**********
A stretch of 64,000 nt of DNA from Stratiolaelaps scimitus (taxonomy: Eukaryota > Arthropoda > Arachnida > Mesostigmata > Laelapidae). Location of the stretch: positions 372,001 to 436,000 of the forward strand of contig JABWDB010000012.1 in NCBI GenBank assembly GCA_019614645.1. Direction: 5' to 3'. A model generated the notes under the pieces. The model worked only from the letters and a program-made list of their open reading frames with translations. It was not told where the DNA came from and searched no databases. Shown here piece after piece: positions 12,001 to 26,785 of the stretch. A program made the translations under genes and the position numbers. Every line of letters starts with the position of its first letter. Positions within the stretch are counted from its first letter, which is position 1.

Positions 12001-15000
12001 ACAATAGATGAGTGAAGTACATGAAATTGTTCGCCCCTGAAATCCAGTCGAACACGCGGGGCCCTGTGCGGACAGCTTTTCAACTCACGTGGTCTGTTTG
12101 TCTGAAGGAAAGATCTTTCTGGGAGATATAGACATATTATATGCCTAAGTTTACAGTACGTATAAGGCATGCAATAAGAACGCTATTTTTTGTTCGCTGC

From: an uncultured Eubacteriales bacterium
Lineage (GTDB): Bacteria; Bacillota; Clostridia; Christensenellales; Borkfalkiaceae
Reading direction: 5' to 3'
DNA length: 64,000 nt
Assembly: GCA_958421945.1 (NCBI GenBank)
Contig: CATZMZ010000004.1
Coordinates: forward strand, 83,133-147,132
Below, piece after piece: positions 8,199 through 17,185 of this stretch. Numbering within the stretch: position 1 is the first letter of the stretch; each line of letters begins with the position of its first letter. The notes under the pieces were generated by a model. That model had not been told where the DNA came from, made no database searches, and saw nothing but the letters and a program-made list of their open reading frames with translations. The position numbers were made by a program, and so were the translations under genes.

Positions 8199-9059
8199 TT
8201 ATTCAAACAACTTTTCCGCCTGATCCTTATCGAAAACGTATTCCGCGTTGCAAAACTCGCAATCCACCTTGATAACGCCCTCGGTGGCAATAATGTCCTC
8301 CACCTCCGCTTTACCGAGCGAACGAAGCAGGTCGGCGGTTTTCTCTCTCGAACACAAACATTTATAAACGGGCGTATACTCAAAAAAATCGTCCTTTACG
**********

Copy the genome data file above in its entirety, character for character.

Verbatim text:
A stretch of 64,000 nt of DNA from Stratiolaelaps scimitus (taxonomy: Eukaryota > Arthropoda > Arachnida > Mesostigmata > Laelapidae). Location of the stretch: positions 372,001 to 436,000 of the forward strand of contig JABWDB010000012.1 in NCBI GenBank assembly GCA_019614645.1. Direction: 5' to 3'. A model generated the notes under the pieces. The model worked only from the letters and a program-made list of their open reading frames with translations. It was not told where the DNA came from and searched no databases. Shown here piece after piece: positions 12,001 to 26,785 of the stretch. A program made the translations under genes and the position numbers. Every line of letters starts with the position of its first letter. Positions within the stretch are counted from its first letter, which is position 1.

Positions 12001-15000
12001 ACAATAGATGAGTGAAGTACATGAAATTGTTCGCCCCTGAAATCCAGTCGAACACGCGGGGCCCTGTGCGGACAGCTTTTCAACTCACGTGGTCTGTTTG
12101 TCTGAAGGAAAGATCTTTCTGGGAGATATAGACATATTATATGCCTAAGTTTACAGTACGTATAAGGCATGCAATAAGAACGCTATTTTTTGTTCGCTGC

From: an uncultured Eubacteriales bacterium
Lineage (GTDB): Bacteria; Bacillota; Clostridia; Christensenellales; Borkfalkiaceae
Reading direction: 5' to 3'
DNA length: 64,000 nt
Assembly: GCA_958421945.1 (NCBI GenBank)
Contig: CATZMZ010000004.1
Coordinates: forward strand, 83,133-147,132
Below, piece after piece: positions 8,199 through 17,185 of this stretch. Numbering within the stretch: position 1 is the first letter of the stretch; each line of letters begins with the position of its first letter. The notes under the pieces were generated by a model. That model had not been told where the DNA came from, made no database searches, and saw nothing but the letters and a program-made list of their open reading frames with translations. The position numbers were made by a program, and so were the translations under genes.

Positions 8199-9059
8199 TT
8201 ATTCAAACAACTTTTCCGCCTGATCCTTATCGAAAACGTATTCCGCGTTGCAAAACTCGCAATCCACCTTGATAACGCCCTCGGTGGCAATAATGTCCTC
8301 CACCTCCGCTTTACCGAGCGAACGAAGCAGGTCGGCGGTTTTCTCTCTCGAACACAAACATTTATAAACGGGCGTATACTCAAAAAAATCGTCCTTTACG